Ever since the early beginnings of ecommerce, there has been a consistent thread running throughout the entire course of its development: the dramatic evolution of the business model. Before the advent of the Internet, businesses could set up shop in a particularly favorable place, stock appealing products at fair retail prices and reasonably expect to have their sales grow. As market competition grew, so did the tactics employed by businesses, but they still fell generally within this tried-and-true model.
Location is No Longer Everything
With the development of ecommerce, all of this would change in the blink of an eye, and a new trend began taking the retail world by storm. The major elements that had made old business models successful were removed one by one, as exact location no longer mattered, a large inventory became a liability instead of an asset, and price comparison tools were embraced by customers on the hunt for the best deal, regardless of brand. The results were fairly easily predicted: large companies that made a name for themselves by capitalizing on their widespread locations and huge inventories suddenly found themselves without a leg to stand on, and began closing their doors just to stay afloat. Whether their competitor tracking had failed them or they simply didn't believe that online shopping was more than a fad isn't clear, but hundreds of these companies suddenly couldn't compete in a world that had passed them by.
Online Retailers Flourish
For a while, it looked like this trend would become the new norm, as digital upstarts like Amazon.com became the retail titans we know today, easily trumping the suddenly outmoded businesses they replaced thanks to low overhead, huge product catalogs and price monitoring systems. Brick-and-mortar stores were closing left and right, and online sales growth surged as customers embraced change with open wallets. Rather than seeing the typical single-digit sales growth patterns that retailers had come to expect year in and year out, online retailers regularly posted double-digit sales increases quarter after quarter, year after year.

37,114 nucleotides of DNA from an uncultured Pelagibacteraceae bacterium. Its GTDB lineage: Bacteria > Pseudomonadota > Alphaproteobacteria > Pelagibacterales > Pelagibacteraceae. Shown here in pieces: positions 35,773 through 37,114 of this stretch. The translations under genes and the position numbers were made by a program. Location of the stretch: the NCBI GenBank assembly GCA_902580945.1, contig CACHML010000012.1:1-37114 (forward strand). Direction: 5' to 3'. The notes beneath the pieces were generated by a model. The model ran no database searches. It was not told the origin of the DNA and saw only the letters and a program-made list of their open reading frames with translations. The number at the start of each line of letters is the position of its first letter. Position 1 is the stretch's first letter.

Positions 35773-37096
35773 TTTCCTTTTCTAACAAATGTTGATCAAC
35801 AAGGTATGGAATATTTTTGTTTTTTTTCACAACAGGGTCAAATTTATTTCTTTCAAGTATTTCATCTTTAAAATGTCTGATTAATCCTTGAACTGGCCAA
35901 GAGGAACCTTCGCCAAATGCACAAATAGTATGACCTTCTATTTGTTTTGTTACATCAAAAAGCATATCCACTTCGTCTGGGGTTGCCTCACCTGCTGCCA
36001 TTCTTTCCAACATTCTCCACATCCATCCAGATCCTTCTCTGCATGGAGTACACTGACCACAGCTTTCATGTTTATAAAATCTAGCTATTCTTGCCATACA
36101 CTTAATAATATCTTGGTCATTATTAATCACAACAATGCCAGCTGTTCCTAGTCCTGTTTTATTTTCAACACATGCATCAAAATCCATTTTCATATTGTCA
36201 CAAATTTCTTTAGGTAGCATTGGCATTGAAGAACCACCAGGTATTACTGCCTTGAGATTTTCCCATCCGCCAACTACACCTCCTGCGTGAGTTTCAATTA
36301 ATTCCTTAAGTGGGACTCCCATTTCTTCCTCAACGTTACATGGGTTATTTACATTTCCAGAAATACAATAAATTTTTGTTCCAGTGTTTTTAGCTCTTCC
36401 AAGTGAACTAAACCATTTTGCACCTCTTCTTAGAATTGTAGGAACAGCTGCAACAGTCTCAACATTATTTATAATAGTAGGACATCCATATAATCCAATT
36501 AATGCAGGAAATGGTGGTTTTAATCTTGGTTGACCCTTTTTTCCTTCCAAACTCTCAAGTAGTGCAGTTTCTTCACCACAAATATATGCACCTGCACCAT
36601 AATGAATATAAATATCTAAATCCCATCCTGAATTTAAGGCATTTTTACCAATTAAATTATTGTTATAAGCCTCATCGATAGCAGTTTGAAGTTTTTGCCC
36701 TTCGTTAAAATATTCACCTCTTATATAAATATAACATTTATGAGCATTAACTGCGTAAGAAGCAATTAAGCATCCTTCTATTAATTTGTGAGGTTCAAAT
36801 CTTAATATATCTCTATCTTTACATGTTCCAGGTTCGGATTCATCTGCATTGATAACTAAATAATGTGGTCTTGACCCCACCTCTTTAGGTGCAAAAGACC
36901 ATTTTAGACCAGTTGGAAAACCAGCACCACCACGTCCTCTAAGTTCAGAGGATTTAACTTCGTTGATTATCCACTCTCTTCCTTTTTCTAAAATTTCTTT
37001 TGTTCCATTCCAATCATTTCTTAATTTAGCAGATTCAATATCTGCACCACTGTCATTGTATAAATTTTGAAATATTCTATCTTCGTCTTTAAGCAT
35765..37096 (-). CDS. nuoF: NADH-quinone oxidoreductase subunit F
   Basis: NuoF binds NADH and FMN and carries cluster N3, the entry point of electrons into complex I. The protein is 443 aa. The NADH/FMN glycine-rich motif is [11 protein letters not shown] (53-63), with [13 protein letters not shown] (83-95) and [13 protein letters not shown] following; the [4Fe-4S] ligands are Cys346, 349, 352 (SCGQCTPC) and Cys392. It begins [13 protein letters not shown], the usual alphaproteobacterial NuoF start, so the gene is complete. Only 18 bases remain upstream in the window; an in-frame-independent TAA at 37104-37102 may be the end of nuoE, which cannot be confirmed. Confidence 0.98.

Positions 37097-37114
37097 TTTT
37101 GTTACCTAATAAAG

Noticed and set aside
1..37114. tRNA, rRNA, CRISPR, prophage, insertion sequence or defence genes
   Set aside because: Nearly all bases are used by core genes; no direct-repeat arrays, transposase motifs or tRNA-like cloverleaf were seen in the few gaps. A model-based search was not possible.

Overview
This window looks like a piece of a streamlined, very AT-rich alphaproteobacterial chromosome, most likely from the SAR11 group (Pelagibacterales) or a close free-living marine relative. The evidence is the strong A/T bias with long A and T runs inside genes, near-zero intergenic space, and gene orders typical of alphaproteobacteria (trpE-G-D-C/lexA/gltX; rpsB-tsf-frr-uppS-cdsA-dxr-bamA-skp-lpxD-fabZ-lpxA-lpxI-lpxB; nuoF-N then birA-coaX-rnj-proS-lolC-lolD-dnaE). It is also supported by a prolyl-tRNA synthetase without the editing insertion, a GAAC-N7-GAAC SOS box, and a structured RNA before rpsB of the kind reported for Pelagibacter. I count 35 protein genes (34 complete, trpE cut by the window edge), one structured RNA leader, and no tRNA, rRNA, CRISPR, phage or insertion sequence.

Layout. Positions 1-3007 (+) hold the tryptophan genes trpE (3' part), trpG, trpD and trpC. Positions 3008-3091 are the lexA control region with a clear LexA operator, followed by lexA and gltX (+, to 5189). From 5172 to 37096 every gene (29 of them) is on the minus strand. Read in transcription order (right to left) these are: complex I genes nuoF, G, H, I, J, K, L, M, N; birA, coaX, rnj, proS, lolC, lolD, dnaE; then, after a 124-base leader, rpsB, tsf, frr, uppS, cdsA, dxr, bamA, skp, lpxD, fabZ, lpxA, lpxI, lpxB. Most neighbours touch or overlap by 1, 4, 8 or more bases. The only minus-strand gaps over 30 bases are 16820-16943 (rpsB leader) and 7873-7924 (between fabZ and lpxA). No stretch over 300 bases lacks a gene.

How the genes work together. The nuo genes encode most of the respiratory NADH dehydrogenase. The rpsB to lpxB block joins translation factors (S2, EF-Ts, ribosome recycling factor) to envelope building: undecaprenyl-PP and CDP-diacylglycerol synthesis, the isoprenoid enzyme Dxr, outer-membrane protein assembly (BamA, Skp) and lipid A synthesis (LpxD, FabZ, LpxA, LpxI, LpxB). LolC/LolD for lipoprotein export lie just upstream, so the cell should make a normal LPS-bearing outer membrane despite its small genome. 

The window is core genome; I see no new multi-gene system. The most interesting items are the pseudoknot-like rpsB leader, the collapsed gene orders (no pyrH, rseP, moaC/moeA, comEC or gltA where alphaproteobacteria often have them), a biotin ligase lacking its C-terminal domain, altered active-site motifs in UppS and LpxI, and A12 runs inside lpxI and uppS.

This massive influx of capital enabled many digital retailers to expand dramatically, improving inventories and quality of service, but it has now begun to spark yet another evolution of the successful business model, as the online world begins to go offline.
Apple (Once Again) Changes the Game
Arguably started back in 2001 with the launch of the Apple Store, there was a quiet period as retailers waited to see how successfully a primarily online/manufacturer-based business would translate into the brick and mortar retail world. (Steve Jobs pictured below announcing the opening of Apple's first retail store. Image source.)
Still a rousing success after many years, other retailers have finally begun to follow suit. Amazon has been quietly developing a pilot project dubbed 'Pantry', which will be its first foray into the brick-and-mortar world, and even the quirky arts & crafts website Etsy is developing plans to start a distributed network of sales staff in major stores, offering any creative individual truly massive offline reach.
This trend isn't unique to North America, as China-based Amazon competitor Alibaba is developing a relationship with a major chain of department stores all throughout China to expand its offline reach. It remains to be seen whether or not these offline expansions will be successful, but if they can capitalize on the online advantages that made them a success in the first place, we may be watching the next generation of brick-and-mortar retail leaders emerging.
About the author
James Wright is the marketing director for Intelligent Eye, a leading provider of online business intelligence solutions such as Competitor Monitor (https://www.competitormonitor.com).